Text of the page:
High Holiday Synagogue Dues
Each year around the high holidays synagogues collect membership dues from constituents. How should synagogues asses the amount charged for dues? Are they permitted to refuse participation in Rosh Hashanah serves to those who do not pay dues? Can they prevent a non-member from listening to the shofar? Join Rabbi Dr. Stuart Fischman as he explores this important issue.
High Holiday Synagogue Dues: Lesson 1
Once upon a time, about 350 years ago, there was small town in Germany. The Jews of this town needed to hire someone to blow the shofar for them on Rosh Hashanah. They contacted their usual “ba’al tokeiah” but they were shocked to hear that this year the ba’al tokeiah wanted more than three times his usual fee due to the perils of the journey (this was during the time of the Thirty-Years War). The Jews of the town had a meeting to decide on what to do. The townspeople put the question to a vote: 7 poor householders said they simply could not afford to pay while six wealthy householders said they are willing to pay. So the wealthy people paid the ba’al tokeiah and he showed up. However the wealthy people who resented having to bear the entire expense instructed the ba’al tokeiah that he should intend specifically not to perform the mitzvah on behalf of the poor people in the synagogue. After the holiday, the townspeople turned to the leading Rav in Germany, Rav Yair Bachrach, to ask if it was correct for the poor people to “opt out” of paying for the ba’al tokeiah, and if the wealthy people could actually prevent the poor people from fulfilling the mitzvah of shofar even though they heard the sounds made by the ba’al tokeiah. In this shiur we will examine the halachot regarding the management of a community’s expenses and how to deal with the inevitable conflicts that arise when money is a problem. If anyone has any suggestions or questions regarding this shiur please feel free to write to me at firstname.lastname@example.org I look forward to meeting with you next week, Shavua tov, Stuart Fischman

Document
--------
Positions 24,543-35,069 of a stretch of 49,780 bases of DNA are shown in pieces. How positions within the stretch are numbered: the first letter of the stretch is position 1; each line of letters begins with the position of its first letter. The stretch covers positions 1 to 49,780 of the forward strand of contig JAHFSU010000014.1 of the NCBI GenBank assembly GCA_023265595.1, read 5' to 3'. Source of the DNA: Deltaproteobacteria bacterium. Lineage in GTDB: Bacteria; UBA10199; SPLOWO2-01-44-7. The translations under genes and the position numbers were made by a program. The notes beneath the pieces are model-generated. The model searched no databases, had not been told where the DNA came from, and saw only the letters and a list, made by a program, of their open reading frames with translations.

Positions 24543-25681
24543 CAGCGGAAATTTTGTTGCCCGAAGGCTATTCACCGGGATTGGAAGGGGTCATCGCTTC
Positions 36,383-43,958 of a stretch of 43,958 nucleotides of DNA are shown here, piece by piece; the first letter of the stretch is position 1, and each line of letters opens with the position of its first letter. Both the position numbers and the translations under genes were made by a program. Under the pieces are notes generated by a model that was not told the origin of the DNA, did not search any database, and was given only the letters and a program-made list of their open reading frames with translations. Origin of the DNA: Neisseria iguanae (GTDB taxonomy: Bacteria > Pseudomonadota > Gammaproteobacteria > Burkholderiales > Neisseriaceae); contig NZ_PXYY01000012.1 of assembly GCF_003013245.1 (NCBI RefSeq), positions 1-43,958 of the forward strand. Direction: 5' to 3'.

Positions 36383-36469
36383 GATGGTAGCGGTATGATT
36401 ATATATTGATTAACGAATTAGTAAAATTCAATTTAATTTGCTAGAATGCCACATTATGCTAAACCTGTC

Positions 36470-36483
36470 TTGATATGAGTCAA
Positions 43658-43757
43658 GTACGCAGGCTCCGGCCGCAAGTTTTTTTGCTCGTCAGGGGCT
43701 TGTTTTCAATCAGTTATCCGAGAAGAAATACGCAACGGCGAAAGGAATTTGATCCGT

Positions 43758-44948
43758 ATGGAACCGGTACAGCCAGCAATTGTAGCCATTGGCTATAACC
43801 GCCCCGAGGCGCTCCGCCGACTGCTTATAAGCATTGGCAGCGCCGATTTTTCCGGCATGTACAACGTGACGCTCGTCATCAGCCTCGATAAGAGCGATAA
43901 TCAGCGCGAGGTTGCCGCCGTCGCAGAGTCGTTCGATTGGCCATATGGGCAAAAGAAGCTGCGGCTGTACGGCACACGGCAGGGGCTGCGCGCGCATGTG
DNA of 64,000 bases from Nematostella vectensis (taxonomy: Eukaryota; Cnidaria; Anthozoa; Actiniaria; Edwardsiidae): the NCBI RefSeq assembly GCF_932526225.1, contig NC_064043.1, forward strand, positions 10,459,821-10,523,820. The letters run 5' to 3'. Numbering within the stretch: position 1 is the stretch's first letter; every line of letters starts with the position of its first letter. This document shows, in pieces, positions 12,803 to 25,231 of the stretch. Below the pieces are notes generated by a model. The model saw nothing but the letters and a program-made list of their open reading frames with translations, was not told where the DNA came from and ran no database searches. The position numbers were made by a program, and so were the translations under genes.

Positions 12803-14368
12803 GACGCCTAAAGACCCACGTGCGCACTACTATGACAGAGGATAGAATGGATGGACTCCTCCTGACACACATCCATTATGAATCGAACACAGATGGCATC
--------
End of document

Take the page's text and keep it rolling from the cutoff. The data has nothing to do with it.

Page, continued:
Rabbi Dr. Stuart Fischman graduated from Yeshiva University in 1980 and the dental school of Columbia University in 1985. In 1989 he began studying and teaching at Yeshivat Hamivtar and now studies and teaches at Yeshivat Machanaim in Efrat. He has rabbinic ordination from Rav Zalman Nechemia Goldberg.